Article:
Gifting: Taxes And Charity Versus Medicaid

Many seniors are aware that some planning is necessary if Medicaid is to cover their skilled nursing care as they age and that making gifts of money or property to their loved ones before they need care can be part of that process.

There are a few common misconceptions, however, about gifting and the Medicaid Process. Often, penalties resulting from these transfers could have been avoided if clients had been aware of the consequences of their actions.

“I thought I was allowed give away $13,000.00 to each person every year.” This statement and action is a result of the misapplication of the Annual Federal Gift Tax exclusion. The Federal Government allows individuals to gift up $13,000.00 per person per year without having to pay any gift tax. Such a gift is viewed differently by the Department of Social Services and, if nothing else is done, would be subject to a penalty if it was made within five years of an application for Medicaid for skilled nursing care in a facility.

“I just took cash out and spent it”. If large sums of cash that are being taken out at once or over an extended period of time, a Department of Social Services caseworker may request documentation showing how the cash was spent.

“That was not a gift, it was for: charity, college savings plan, grandson needed a car, daughter needed a furnace, I wanted to take the family on vacation, Christmas, wedding, birthday, graduation etc… Any reasoning for transferring assets of value can be subject to scrutiny by the Department of Social Services. Unless there is documentation to show that the applicant or the applicant’s spouse received fair market value in return for the asset transferred, any such action can result in a penalty period.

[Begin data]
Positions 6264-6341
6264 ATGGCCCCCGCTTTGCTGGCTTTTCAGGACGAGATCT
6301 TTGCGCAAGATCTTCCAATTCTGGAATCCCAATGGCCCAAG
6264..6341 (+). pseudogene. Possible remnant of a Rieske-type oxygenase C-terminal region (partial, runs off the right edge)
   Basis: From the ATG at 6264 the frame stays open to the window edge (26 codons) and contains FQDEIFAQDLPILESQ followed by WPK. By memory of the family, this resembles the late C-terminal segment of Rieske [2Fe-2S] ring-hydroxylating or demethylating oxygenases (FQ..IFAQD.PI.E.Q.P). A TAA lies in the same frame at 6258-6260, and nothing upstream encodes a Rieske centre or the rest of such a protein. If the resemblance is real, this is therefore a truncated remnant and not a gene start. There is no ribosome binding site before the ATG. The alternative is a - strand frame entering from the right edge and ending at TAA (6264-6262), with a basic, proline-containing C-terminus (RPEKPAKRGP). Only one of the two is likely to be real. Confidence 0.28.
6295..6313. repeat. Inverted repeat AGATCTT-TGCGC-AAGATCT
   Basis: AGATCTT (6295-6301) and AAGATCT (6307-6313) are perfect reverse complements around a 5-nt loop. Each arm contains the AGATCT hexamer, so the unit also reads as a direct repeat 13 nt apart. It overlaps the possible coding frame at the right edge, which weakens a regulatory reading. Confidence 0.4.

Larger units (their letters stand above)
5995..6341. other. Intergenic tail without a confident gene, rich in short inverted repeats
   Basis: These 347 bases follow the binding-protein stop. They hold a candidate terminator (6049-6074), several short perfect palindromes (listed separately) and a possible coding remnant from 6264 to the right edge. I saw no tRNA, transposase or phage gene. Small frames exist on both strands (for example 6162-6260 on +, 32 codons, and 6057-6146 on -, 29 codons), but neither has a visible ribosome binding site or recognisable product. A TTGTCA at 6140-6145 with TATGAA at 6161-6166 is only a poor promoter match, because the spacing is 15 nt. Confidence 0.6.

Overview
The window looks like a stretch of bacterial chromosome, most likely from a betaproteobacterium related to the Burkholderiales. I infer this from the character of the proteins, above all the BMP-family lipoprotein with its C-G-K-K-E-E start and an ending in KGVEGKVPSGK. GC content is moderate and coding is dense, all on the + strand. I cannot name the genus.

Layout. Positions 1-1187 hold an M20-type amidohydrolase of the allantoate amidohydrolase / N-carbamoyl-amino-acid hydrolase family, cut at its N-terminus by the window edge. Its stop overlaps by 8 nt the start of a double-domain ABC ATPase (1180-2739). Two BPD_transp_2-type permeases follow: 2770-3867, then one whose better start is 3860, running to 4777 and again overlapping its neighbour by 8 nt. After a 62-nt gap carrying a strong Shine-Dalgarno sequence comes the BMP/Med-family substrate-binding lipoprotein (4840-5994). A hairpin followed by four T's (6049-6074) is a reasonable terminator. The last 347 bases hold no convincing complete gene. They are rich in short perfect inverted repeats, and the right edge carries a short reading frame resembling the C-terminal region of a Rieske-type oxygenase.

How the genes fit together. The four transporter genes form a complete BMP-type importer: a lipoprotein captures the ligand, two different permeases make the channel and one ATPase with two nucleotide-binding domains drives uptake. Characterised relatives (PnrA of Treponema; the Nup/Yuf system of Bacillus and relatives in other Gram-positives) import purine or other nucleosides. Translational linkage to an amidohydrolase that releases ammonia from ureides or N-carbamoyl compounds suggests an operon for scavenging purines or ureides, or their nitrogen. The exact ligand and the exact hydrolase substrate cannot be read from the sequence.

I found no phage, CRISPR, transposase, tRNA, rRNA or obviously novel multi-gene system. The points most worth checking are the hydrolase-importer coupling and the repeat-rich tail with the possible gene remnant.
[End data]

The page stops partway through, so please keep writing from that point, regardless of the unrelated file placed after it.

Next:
Although there are times when these rules may not seem logical or fair, they are mandated by our federal and state government. If you want Medicaid to pay for your skilled nursing care, you have to follow their rules. As none of us know what our future holds, the purpose of this article is not to bar the reader from making gifts to children, grandchildren or loved ones, but to reveal possible consequences should a long-term stay at a skilled nursing facility occur in the future.

While a hindrance, these transfers are not an absolute bar to coverage and with proper legal guidance in many cases the penalty can be significantly reduced or eliminated.

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